10 August 2012

Revisiting 1942 Dieppe Raid

Was the Dieppe raid a cover to steal an Enigma machine?

New research suggests the real intent of the historic raid on Dieppe in 1942 was to steal a machine that would help crack top-secret German codes.

Military historian David O’Keefe spent 15 years searching through the once-classified and ultra-secret war files and says the real purpose behind the Dieppe operation—which cost hundreds of Canadian soldiers their lives — was to capture advanced coding technology from the German headquarters near the French beach.

“For years, so many veterans, men who stormed the beaches and ended up in prisoners of war camps, had no clue what the reason was that they were there,” O’Keefe tells Global National’s Christina Stevens.

“They had their own missions, but they did not understand what the driving force was behind the raid.”

Historians have assigned many purposes to the disastrous raid: to gather intelligence from prisoners and captured materials, to assess Germany’s response to amphibious raids, to boost Allied morale and to assure the Soviets—locked in a titanic struggle with Germany — that the west was committed to fighting in Europe.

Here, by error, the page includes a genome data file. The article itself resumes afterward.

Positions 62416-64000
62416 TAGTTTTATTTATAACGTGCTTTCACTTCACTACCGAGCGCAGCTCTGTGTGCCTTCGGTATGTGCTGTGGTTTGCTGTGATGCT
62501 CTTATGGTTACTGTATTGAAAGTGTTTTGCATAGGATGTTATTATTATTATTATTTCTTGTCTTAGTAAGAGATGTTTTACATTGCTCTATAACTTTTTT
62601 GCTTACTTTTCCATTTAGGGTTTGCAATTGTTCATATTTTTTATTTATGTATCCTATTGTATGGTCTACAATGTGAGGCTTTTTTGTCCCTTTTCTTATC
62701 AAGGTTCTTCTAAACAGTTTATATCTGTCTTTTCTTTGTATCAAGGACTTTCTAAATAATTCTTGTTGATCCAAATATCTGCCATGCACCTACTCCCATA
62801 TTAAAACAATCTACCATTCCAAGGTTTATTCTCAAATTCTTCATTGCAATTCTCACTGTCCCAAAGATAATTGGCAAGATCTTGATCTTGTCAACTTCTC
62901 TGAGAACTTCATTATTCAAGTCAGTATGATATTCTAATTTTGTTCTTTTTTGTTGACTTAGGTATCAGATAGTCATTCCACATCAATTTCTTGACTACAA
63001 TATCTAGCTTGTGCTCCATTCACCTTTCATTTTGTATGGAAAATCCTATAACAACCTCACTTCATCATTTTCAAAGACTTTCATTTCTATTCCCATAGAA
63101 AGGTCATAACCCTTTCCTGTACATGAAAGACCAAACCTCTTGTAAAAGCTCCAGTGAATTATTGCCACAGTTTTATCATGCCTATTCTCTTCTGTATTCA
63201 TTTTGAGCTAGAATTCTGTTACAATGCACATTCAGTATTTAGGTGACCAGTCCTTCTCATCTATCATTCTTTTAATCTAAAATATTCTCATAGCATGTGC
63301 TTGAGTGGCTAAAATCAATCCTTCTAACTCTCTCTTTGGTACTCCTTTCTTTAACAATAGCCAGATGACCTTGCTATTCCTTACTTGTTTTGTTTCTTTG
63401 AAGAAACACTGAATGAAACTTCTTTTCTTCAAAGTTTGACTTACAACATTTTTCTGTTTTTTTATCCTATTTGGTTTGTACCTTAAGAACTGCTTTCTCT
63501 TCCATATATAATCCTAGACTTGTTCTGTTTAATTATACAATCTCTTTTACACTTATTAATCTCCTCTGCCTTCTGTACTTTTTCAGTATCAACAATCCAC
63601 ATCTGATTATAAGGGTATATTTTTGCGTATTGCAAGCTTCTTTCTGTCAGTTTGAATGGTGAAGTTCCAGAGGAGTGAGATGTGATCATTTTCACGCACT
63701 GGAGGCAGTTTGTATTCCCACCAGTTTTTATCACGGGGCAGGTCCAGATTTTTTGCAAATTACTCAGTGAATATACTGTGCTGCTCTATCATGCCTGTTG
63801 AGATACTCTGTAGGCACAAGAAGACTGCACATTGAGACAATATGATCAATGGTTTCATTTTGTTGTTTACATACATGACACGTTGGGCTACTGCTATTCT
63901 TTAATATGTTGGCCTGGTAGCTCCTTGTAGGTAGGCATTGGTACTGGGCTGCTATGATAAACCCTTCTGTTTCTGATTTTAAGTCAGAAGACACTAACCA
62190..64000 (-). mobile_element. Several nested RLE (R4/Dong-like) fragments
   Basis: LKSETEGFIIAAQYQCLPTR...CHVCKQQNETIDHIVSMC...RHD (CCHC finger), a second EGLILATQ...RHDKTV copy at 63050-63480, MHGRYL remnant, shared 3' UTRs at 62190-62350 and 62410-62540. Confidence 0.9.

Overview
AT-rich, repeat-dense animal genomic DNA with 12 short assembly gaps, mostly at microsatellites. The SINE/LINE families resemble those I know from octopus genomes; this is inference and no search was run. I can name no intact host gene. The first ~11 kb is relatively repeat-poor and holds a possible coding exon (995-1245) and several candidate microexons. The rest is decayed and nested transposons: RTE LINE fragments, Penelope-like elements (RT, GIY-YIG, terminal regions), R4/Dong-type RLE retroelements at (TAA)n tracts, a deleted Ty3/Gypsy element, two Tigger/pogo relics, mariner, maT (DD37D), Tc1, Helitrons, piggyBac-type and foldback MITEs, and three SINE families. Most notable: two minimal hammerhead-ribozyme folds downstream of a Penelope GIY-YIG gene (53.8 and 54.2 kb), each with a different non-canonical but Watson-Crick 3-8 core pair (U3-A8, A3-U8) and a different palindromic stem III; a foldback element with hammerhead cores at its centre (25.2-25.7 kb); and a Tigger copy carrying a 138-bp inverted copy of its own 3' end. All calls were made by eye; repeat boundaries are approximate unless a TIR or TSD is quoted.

Good article to go along with this map at the link above.

h/t Shelldrake

By: Brant

1 comment:

Brian said...

I strongly doubt this. I refer you to my article on Dieppe in S^T #255 for why.
Capturing an Enigma machine may have been an additional objective, much as the search for a German radar set was one of the many smaller nice-to-haves on the list of objectives for the raid. But it seems to me the way RUTTER, the original operation that was scrubbed six weeks before JUBILEE, was planned would not have optimized their chances of grabbing one.